During that cycle, Swami went to the dentist, and when the dentist announced that he didn’t have any cavities, he said, “At least my dental report was good.” I cheerfully remarked, “Thank the Lord for small favors!” Just a little cliché. But he became totally serious. He said, “I thank Divine Mother for everything.”
I thought, “Wow.” Because I was trying to find a way to avoid having to face the present realities, and hoping that Divine Mother would do it my way. But She wouldn’t. And the inescapable truth is that we have come to this path because we have suffered, and we have suffered because in one way or another Divine Mother asked more of us than we were willing to give. And by following our own way and being unwilling to give, we found that we just ended up suffering, because we weren’t able to see Her guiding hand behind the scenes, trying to lead us out of suffering forever.
Now, is it easy to follow Her guidance always? Oh, my, my, my, it isn’t easy. But this is what we are here for.
It’s Christmas, and a very cheerful time. But it’s also an extremely tumultuous time in the world, and I have a feeling that it isn’t going to get better.
One of the celebrations we have at this time of year with the children in our school is called “A Wide Variety of Talent Show,” on the Friday before winter break. And I think it’s a brilliant name.
Gary, our middle-school teacher, auditions the children to make sure the performances won’t be completely unthinkable. But let’s just say that there’s a broad spectrum of performances.
In our school concerts, we try to keep a refined standard, and we try as much as possible to maintain a little bit of innocence and purity. But then, of course, the children go home, and they have computers that are connected to the world, so it’s not as if they don’t know what’s out there. And at the Wide Variety of Talent Show there will be performances that we probably wouldn’t put on the stage if it were entirely up to us.
I was in the balcony, messing with Christmas costumes, while the children performed, and I suddenly heard a wailing female voice singing about the unbearable anguish of some guy who either did or didn’t love her. It was one of those super-dramatic, impossibly soupy songs, expressing a vibration that would be a nightmare to anyone with the slightest spiritual sensitivity. And these young girls were doing what they always do when they hear that kind of music, willingly joining in with this extremely histrionic emotion which was almost impossible for me to bear. Not because I didn’t respect the singer’s talent, but because it was expressing a state of unresolved anguish that could never be relieved. So I watched these poor little eleven- and twelve-year-old girls not only listening to it, but making their bodies move in response to it.
We’re training children in these ways that nobody even thinks of as bad anymore, but that are symptomatic of a downward-spiraling vibration that I believe will get worse before it gets better. And if I were to come out and openly campaign against that kind of popular music, I’m sure I’d be called a lunatic.
Ananda has occasionally taken a hard line with some of these things, against this very negative, ego-centered, downward-pulling trend in the arts. Because, as I remember saying to Swami, “It makes us bedfellows with people that we really do not want to be associated with.” The only people today who are trying to hold the line against that vibration tend to be a great deal more rigid and dogmatic than we are. So it’s just not a place where we can take a stand at this time.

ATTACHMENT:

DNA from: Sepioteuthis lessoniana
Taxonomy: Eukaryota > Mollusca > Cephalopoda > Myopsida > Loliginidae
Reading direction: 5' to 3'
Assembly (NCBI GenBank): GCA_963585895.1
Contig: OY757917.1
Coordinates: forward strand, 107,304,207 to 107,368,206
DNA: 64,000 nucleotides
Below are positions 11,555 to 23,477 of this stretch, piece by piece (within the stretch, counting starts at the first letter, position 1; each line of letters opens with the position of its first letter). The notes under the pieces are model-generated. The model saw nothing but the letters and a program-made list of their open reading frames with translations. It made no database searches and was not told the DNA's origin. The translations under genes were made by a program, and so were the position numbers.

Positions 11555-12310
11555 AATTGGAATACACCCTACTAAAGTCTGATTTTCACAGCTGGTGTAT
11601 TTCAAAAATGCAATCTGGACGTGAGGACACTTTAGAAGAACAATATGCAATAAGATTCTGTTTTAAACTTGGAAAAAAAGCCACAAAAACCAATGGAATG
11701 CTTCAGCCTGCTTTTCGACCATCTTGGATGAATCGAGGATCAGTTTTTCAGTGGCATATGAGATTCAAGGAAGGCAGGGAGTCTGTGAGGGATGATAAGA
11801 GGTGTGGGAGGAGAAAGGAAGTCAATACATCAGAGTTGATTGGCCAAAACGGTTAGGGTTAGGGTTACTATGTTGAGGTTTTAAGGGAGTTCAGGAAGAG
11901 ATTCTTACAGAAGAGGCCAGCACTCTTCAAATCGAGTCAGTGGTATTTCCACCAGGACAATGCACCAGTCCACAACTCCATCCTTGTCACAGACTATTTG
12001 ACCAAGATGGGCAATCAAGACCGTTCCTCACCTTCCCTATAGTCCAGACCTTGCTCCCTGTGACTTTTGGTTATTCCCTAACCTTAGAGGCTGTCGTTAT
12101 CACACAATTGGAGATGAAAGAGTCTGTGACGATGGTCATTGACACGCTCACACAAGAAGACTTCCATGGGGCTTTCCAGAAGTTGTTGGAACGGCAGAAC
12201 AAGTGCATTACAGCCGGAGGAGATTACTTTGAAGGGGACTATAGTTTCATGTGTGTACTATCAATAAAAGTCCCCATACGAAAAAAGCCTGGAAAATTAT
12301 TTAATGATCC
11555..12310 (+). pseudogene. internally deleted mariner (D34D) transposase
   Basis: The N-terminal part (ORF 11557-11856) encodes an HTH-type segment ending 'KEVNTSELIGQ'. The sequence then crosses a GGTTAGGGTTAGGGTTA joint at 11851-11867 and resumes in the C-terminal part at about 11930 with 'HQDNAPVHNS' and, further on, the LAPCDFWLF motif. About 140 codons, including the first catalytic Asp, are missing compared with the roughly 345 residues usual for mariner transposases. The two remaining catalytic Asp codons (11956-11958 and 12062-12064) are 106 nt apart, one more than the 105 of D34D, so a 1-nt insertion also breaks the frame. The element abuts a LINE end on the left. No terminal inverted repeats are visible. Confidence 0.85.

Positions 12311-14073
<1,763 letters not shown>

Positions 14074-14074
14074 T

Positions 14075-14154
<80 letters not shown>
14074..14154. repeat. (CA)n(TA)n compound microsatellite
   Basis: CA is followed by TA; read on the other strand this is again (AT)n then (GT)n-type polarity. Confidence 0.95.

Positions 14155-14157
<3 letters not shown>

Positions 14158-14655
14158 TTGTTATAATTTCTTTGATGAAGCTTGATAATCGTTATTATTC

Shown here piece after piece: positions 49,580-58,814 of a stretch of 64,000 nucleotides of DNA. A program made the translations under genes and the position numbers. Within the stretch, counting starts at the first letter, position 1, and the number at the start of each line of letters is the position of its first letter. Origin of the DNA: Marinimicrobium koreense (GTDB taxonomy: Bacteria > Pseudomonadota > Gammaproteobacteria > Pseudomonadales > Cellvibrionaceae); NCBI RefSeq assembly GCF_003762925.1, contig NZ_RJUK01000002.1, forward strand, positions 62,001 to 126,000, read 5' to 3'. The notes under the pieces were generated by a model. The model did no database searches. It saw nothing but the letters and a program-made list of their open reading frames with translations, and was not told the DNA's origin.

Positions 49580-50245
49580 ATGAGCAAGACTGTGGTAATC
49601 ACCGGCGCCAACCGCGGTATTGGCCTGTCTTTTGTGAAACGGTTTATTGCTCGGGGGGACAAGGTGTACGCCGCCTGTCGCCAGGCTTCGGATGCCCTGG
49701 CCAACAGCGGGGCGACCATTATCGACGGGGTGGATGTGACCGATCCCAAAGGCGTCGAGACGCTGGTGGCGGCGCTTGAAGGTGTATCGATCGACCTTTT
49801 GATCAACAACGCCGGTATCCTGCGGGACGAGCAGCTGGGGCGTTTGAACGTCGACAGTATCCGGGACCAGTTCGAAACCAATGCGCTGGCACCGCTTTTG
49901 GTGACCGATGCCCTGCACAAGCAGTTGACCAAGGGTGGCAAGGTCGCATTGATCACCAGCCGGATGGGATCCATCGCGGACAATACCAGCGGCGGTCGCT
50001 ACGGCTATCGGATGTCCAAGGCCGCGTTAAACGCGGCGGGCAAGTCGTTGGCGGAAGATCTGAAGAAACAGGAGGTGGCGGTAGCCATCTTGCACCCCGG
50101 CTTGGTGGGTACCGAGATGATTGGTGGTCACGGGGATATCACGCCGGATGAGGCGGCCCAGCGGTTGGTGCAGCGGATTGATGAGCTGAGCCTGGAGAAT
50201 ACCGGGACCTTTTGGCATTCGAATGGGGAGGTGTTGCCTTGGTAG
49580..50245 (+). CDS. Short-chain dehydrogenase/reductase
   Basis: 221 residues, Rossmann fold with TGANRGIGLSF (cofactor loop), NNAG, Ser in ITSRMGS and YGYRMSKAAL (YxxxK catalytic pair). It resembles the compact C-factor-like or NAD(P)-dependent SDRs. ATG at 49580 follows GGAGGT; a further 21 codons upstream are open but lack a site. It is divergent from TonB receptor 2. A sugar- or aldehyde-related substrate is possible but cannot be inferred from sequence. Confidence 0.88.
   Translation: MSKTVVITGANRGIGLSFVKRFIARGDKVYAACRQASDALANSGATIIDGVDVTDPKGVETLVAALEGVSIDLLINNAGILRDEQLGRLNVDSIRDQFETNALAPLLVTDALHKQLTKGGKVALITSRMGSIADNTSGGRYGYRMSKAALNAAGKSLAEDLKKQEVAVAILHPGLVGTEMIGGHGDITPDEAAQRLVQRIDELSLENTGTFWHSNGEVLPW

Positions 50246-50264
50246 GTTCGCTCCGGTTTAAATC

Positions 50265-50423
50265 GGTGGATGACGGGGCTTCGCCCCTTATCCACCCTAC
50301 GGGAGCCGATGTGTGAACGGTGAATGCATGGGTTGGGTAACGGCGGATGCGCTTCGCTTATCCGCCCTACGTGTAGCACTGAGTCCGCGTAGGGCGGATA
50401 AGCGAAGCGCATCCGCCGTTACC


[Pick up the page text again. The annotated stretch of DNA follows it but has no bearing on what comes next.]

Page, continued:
And, of course, there are lots of worse things going on in the world, and we naturally want to know what we can do about it. But everything, every positive and negative movement of consciousness, starts on the causal plane and moves to the astral plane before it manifests on the physical plane. And the cause of things is not the eventual thing that we can see with our physical eyes. The cause is the originating idea, which manifests as a direction in which people can pour their energy. That’s how this world works, and it’s a process that we can access. It’s the world that we are living in, and that we can effectively change, by working to change the world in the right way, by starting with the right, expansive originating ideas.
Now, let me change direction. There was a woman called Rani Bhan that Swamiji met in India, along with her husband, Dr. Bhan, and her son, Indu. And when Swami was in India from 1958 to 1962, he lived in their home for much of that time.
Rani Bhan was a very refined, deeply spiritual woman. Most of the well-known Indian spiritual teachers had lived in her house at one time or another. And at a time when she was feeling particularly distraught about the world situation, in 1958, she had a vision of Babaji. She asked Babaji, “Why?” And Babaji said, “It is not my job to suppress the darkness.” He said, “It is my job to increase the light.”
Now, when we pray for peace and harmony in this world, we are very often, in our minds, trying to suppress the darkness. We’re trying to wipe away these dark, hard things. But Babaji said that it isn’t his job, and of course it makes it difficult to think of it as our job.